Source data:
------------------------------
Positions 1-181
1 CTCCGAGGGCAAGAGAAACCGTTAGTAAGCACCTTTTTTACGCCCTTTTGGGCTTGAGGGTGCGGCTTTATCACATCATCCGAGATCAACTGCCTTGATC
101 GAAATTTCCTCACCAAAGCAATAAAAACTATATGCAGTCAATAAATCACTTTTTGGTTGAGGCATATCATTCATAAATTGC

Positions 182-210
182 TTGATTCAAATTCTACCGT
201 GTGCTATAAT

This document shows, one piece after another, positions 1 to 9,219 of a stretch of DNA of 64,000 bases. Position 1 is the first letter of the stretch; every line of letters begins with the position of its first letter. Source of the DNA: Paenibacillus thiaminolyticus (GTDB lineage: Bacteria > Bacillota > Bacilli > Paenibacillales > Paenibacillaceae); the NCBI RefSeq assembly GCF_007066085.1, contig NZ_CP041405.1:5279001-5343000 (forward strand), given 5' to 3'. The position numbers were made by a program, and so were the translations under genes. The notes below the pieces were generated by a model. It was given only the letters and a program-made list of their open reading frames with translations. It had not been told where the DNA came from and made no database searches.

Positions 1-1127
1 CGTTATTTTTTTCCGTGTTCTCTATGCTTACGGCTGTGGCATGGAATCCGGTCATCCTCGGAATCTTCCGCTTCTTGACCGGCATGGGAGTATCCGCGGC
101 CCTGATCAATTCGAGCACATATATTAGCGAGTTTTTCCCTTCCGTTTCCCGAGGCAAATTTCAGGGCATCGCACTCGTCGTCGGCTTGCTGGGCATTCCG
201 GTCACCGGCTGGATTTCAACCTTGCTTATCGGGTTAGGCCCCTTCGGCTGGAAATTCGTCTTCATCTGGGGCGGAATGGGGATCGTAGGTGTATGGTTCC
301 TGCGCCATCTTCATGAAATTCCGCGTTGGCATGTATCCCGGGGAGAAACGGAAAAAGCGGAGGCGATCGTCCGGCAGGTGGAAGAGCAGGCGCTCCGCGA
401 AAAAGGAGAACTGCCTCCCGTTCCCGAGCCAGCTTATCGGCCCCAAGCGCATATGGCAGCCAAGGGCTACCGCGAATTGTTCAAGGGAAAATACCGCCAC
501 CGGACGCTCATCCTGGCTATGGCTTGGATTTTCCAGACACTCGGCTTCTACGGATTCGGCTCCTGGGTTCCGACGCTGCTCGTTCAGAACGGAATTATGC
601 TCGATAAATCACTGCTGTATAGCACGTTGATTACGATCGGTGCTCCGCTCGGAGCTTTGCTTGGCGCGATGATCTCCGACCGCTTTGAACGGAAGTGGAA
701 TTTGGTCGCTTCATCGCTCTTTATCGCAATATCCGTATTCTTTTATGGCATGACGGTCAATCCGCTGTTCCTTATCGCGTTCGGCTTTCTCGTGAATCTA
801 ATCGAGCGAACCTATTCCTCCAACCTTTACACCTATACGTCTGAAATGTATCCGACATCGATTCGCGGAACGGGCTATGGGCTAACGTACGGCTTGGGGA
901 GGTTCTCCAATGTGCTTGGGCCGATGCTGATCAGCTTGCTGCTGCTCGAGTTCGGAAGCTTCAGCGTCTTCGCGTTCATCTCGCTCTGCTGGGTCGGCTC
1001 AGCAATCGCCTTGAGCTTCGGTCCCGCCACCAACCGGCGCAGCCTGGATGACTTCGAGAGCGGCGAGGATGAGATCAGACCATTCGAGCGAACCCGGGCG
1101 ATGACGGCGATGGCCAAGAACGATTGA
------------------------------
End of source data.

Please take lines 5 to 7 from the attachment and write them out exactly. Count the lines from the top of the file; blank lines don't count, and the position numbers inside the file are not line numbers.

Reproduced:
182 TTGATTCAAATTCTACCGT
201 GTGCTATAAT

This document shows, one piece after another, positions 1 to 9,219 of a stretch of DNA of 64,000 bases. Position 1 is the first letter of the stretch; every line of letters begins with the position of its first letter. Source of the DNA: Paenibacillus thiaminolyticus (GTDB lineage: Bacteria > Bacillota > Bacilli > Paenibacillales > Paenibacillaceae); the NCBI RefSeq assembly GCF_007066085.1, contig NZ_CP041405.1:5279001-5343000 (forward strand), given 5' to 3'. The position numbers were made by a program, and so were the translations under genes. The notes below the pieces were generated by a model. It was given only the letters and a program-made list of their open reading frames with translations. It had not been told where the DNA came from and made no database searches.